Review: ‘The Problem With Heartache’ by Lauren K. McKellar

The Problem With Heartache

The problem with heartache is that there’s no one-size-fits-all relief package. You can go to classes; you can try to embrace change. But when you wake up at two in the morning, a smile on your face because you’ve dreamt about the could have—the should have—nothing will console you.

Because seconds later, you remember.

And remembering can rip you apart.

Kate will do anything for her family. It’s why she took the job with Lee. It’s why she’s attempting to forget her pain. But it’s hard to forget, when you’re desperate to hold on. Even if Lee Collins is the perfect package.

Lee will do anything for the ones he cares about. It’s why he hired Kate.

It’s why he keeps his secrets; and it’s why he cannot, will not fall in love. Not with Kate—not with anyone.


Note that this review by default contains some spoilers for The Problem With Crazy. If you haven’t read that heartbreaking story yet, go. Buy it and a box of tissues, and come back to me later.

I’ve been hanging out for this book since I read the first in the Crazy in Love series, The Problem With Crazy, which was one of my favourite 2014 reads. (You can read my review of that here.) The second book in the series, Eleven Weeks, covers the same period of time as the first, but looks at what Stacey, one of the supporting characters from the first book, is going through.

In Heartache, we finally get back to Kate, our leading lady from the first book. It’s six months after the tragic events in the first book, and Kate is still overwhelmed by the pain of Lachlan’s death. When Lee-freaking-Collins, lead singer of Coal, offers her a job in a clear attempt to bypass her “no charity” rule and help her ill father, she finds she grows increasingly attracted to him. But she doesn’t want to be, because she feels like she’s being unfaithful to Lachlan, or that she’ll lose him all over again if she lets his memory go. Poor girl. I wanted to make her a hot chocolate and give her the biggest hug.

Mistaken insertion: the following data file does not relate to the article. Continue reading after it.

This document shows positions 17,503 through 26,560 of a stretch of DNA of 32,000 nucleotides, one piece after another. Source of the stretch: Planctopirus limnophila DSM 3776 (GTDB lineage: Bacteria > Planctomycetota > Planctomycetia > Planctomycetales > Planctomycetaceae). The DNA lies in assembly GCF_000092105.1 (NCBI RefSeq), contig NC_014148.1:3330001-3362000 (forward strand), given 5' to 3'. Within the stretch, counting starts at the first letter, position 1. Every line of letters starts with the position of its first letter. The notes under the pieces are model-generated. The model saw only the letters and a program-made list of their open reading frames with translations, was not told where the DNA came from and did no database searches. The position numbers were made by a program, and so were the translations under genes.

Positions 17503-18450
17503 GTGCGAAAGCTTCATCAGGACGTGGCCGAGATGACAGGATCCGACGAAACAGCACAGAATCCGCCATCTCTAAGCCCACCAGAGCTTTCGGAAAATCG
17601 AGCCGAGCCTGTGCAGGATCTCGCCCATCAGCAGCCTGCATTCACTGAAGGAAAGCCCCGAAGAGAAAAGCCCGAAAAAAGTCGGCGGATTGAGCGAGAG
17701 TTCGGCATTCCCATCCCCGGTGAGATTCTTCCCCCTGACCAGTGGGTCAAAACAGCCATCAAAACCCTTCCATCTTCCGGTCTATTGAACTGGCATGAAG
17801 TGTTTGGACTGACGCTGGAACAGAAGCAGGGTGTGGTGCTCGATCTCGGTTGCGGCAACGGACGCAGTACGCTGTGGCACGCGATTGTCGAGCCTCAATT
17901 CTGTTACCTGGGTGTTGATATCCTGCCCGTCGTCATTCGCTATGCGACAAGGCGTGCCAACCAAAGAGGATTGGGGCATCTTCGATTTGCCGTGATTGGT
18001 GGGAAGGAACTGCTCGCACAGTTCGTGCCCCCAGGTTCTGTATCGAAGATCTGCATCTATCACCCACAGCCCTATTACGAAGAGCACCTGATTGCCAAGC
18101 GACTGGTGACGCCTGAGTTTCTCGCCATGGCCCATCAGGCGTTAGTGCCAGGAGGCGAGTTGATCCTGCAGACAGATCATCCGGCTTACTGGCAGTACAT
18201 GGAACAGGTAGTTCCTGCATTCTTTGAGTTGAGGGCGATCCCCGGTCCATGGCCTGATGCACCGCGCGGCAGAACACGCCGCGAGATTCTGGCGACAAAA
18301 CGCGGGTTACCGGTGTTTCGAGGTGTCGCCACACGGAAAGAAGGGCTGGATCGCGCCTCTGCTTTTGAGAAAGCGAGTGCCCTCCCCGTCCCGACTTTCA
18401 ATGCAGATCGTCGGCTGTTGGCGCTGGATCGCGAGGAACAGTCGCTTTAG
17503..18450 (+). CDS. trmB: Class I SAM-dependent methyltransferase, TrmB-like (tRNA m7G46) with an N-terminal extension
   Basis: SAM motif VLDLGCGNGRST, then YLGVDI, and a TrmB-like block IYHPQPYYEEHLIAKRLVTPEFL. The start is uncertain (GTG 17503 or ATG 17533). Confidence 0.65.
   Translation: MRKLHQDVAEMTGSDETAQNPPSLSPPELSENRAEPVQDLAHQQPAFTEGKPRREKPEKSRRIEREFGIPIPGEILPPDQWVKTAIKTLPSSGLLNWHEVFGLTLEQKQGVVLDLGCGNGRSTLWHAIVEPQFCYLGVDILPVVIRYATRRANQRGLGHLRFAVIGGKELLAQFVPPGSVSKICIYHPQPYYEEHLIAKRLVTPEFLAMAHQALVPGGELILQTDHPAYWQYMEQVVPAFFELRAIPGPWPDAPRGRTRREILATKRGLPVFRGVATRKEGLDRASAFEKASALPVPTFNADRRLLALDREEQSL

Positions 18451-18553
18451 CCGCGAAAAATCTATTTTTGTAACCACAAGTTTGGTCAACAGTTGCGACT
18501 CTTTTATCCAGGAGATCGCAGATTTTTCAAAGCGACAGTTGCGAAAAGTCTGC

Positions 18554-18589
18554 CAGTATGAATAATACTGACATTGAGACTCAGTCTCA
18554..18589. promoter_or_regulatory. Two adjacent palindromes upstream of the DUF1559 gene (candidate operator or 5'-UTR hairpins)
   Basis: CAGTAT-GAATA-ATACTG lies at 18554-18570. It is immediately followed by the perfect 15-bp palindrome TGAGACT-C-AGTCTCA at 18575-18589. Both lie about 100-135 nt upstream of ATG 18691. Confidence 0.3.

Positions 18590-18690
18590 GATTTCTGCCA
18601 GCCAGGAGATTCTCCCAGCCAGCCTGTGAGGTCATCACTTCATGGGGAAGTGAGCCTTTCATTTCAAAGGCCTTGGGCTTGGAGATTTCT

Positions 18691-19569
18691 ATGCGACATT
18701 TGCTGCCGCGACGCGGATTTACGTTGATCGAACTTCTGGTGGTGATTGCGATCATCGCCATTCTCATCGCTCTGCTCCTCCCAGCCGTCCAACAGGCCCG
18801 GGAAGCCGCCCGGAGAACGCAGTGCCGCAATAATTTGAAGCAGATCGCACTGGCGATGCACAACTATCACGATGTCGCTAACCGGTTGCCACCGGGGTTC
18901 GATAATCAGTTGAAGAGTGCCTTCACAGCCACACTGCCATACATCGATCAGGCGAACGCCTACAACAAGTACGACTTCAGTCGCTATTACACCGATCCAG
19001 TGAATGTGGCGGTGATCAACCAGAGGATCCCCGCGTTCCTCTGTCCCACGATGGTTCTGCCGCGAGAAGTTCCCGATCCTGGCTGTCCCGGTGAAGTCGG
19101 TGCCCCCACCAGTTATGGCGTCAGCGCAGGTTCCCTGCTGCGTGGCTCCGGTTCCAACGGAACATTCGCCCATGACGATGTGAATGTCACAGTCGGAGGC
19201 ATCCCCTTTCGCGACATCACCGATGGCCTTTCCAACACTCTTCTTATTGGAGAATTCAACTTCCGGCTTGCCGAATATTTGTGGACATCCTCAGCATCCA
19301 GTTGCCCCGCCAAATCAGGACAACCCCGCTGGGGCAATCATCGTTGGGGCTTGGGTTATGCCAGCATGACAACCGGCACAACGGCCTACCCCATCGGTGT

Then there’s Lee, whose story is the main focus of Heartache. Ah, Lee. I liked him, I wanted to punch him in the nose, I wanted to throw him down on the bed and — um, never mind. He’s got a whopper of a dark secret in his past, and his own fair share of tragedy, and he’s decided as a result that he doesn’t deserve love and can’t have a relationship. I alternated between feeling bad for him and wanting him to stop being so damn melodramatic about everything. I’m so mean! :p

But still, Lee isn’t a typical bad boy. He’s actually a genuinely nice person who, when he’s not feeling guilty about his past, is a caring employer and family man. He’s also protective, which can result in some bad rockstar behaviour, but I forgave him for that.

My favourite thing about Heartache, far and away, is the storytelling. It’s dual point-of-view, and the voice was so clear for Kate (Aussie female) and Lee (American male) that it was easy to tell whose chapter we were in at any given time. Lee’s chapters often contained a flashback as well as some present-day narration, which slowly let us see the events in his past. Also, McKellar makes very cute use of letter-writing; Kate and Lee write to each other throughout the story, and are often able to tell each other things on paper that they never would be able to face to face.

One supporting character I was very ambivalent about was Lottie, Coal‘s stylist and mother of super-cute preschooler Jay. There was something off about her for me. But I’m pleased to say that it all made sense by the end.

I stayed up way past my bedtime, bingeing on the second half of Heartache; it’s definitely worth your time and the lack of sleep to do the same!

Four-and-a-half stars

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